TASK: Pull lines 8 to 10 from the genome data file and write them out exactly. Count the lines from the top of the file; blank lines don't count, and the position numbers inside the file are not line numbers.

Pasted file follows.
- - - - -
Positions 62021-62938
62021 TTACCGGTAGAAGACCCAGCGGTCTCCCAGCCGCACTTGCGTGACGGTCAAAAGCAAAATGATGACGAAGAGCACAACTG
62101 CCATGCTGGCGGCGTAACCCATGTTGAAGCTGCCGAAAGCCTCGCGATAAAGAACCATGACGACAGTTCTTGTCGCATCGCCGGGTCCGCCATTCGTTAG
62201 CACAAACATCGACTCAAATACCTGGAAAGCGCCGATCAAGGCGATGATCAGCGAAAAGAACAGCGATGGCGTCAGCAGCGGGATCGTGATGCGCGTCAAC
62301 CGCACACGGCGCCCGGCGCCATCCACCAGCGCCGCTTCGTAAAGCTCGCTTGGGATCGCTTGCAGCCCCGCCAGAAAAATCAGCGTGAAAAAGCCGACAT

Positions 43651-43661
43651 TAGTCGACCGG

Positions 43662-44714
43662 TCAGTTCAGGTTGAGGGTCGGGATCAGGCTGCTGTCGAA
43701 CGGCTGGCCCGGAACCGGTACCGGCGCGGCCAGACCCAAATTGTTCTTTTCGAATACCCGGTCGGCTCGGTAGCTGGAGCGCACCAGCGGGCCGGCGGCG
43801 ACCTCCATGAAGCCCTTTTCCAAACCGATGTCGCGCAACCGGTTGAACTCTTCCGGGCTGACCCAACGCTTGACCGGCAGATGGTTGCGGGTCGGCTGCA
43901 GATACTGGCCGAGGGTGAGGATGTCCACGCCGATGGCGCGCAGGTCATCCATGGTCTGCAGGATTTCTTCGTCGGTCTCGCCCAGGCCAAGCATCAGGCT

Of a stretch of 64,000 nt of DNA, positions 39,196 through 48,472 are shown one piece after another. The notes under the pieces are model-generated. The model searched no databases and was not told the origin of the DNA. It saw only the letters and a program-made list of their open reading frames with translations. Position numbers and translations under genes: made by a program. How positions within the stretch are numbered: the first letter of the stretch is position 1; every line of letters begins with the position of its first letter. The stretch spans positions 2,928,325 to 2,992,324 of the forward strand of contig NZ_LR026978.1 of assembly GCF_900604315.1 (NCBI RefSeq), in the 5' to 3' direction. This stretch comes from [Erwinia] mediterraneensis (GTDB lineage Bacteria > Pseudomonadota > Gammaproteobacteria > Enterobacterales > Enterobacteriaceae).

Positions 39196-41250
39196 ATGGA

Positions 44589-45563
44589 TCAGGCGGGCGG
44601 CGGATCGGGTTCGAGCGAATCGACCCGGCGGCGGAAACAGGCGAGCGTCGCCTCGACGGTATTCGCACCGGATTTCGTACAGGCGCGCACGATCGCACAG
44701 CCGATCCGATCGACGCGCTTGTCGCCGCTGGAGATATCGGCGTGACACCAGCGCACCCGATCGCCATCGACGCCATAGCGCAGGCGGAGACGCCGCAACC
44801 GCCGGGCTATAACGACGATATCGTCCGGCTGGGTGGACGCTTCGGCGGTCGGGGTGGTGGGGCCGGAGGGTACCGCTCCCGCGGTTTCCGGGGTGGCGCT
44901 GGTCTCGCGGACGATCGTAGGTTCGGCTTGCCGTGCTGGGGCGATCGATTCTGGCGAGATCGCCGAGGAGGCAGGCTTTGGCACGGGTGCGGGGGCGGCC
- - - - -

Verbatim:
Positions 43662-44714
43662 TCAGTTCAGGTTGAGGGTCGGGATCAGGCTGCTGTCGAA
43701 CGGCTGGCCCGGAACCGGTACCGGCGCGGCCAGACCCAAATTGTTCTTTTCGAATACCCGGTCGGCTCGGTAGCTGGAGCGCACCAGCGGGCCGGCGGCG